Calvin, Graveyards, Consumption

June 24, 2009

I’m hostile to Calvin. Always have been. Always will be. This isn’t to deny the man has his charms: I still remember how struck I was by Institutes of Christian Religion the first time I sat down with it… His argumentative style sticks with you, both because of its lucidity and its lawyerly precision.  Nonetheless, that style and the outlook that underpins it is ultimately what damns him for me: thinking about the Bible as a legal document isn’t just epistemologically unsound, it ultimately leads to a very deeply poisonous mode of being in the world, one which inevitably extends the legalization of the Word into a legalization of the World, and a reconceptualization of our place in the world as a stipulation of the cosmic-judicial order than as an act (even a gift) of love.  And though I hesitate to draw a straight line from that mode of thought to capitalism or to our distaste for cultural and environmental givens, it’s impossible not to see echoes between the current order and that of, say, Puritan New England, or Geneva under Calvin’s thumb.  Both our world and his require a universe where mystery is dispersed, either through an unseen transcendent order or by a technological solipsism… And both deny the world as an ongoing site for revelation, whatever that might mean.

None of this, I recognize, is new.  Still, I was really struck by it after reading this great post about Puritan graveyards out east. Take a looksie:

The primary ethos of their community were piety, hard work, education, and a morally upright, ascetic lifestyle, with harsh punishments for trespassers. Their religious views included bans on anything considered extravagant or “popish”, including ‘graven images’ or religious symbols. They also had strict views on who might qualify to enter to heaven, with most people doomed to merely rot. What followed was some creative solutions in tombstone design.

Carved in slate, greenstone, or occasionally marble, the most common motif in the early headstones is the winged death-head, and simple inscriptions: either just the name with birth and death dates, or the simple phrase “here lies the body of. . . ” Later, more festive arrangements of skeletons and Father Time disporting themselves, winged hourglasses, and winged cherub heads appeared. There is a lot of variation in the design details, as if each carver put his own spin on the theme. Some of the more elaborate stones have intricate carvings and rhyming poetry, usually about the inevitability of death, designed to scare visitors into piety.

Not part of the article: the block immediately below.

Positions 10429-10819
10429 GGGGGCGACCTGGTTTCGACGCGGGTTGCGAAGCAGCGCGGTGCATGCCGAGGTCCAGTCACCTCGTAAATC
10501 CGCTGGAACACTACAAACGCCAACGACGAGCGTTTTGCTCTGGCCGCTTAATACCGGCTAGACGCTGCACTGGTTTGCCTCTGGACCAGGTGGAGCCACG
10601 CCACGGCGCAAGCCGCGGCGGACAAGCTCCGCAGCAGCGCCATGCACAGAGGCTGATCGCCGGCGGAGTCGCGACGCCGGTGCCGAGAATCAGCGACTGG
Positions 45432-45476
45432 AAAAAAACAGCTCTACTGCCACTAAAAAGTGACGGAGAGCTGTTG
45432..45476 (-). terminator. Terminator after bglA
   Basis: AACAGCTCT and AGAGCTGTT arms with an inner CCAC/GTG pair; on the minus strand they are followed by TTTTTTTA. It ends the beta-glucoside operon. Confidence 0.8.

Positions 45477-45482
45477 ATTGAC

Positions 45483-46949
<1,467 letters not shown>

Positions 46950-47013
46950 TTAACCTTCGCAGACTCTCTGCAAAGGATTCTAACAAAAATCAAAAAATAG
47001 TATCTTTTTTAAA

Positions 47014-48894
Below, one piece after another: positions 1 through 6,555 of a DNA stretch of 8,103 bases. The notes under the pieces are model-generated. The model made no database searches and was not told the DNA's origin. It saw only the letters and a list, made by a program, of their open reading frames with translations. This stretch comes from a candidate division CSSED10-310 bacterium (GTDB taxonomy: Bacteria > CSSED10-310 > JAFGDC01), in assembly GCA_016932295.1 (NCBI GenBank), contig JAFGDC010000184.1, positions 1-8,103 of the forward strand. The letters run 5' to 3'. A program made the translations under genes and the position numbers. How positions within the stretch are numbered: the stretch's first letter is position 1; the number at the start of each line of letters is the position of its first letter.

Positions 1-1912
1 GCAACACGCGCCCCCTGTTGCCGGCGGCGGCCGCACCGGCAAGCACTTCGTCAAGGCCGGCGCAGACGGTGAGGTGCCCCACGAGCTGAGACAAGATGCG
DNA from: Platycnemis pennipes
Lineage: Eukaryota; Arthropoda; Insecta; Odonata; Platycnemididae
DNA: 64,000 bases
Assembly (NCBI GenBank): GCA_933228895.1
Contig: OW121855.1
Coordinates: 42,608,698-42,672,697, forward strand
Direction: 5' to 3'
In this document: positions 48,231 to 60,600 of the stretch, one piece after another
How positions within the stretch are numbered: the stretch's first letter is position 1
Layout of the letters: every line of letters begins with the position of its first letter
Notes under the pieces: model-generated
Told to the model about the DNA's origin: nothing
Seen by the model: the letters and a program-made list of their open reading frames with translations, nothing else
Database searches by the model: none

I’m unable to find it at the moment but there was a great First Things article about graveyards a few years back…  It’s core argument, if memory serves, was that the degree of importance funerals and graveyards carry for the culture is indicative of how seriously life/the past is taken, and that the slow removal of those rituals/places/meanings from the center of our culture indicates a severing of our commitments to the past.  Viewed through that lens, the Puritan insistence on death’s sole relevance for instruction, and the concurrent belief in life as a predetermined stage for the already-damned and the already-saved  can be seen as a predecessor (though perhaps not as direct ancestor) for our current denial of mortality (and hence the past) as a regular feature of life: requiring death be articulated outside the sacred order and that the bodies of the dead be treated as essentially meaningless both have parallels under scientific consumerism, albeit from quite different premises and to an ultimately different conclusion. One demands obedience and sees death solely as an aid to that end, the other demands consumption and never brings up the subject. But both, for all their differences, see death unmoored from memory and mystery, and on that point they form a continuum, however distant their other commitments may be.

Edit: Here’s that article. Gracias to Nathan for the link!


One Response to “Calvin, Graveyards, Consumption”

  1. […] to be had by it, and indeed, that richness is much of what makes Catholicism preferable to, say, puritanism.  But as inspiring as its depth may be, appreciation of Catholicism’s surface can’t be […]

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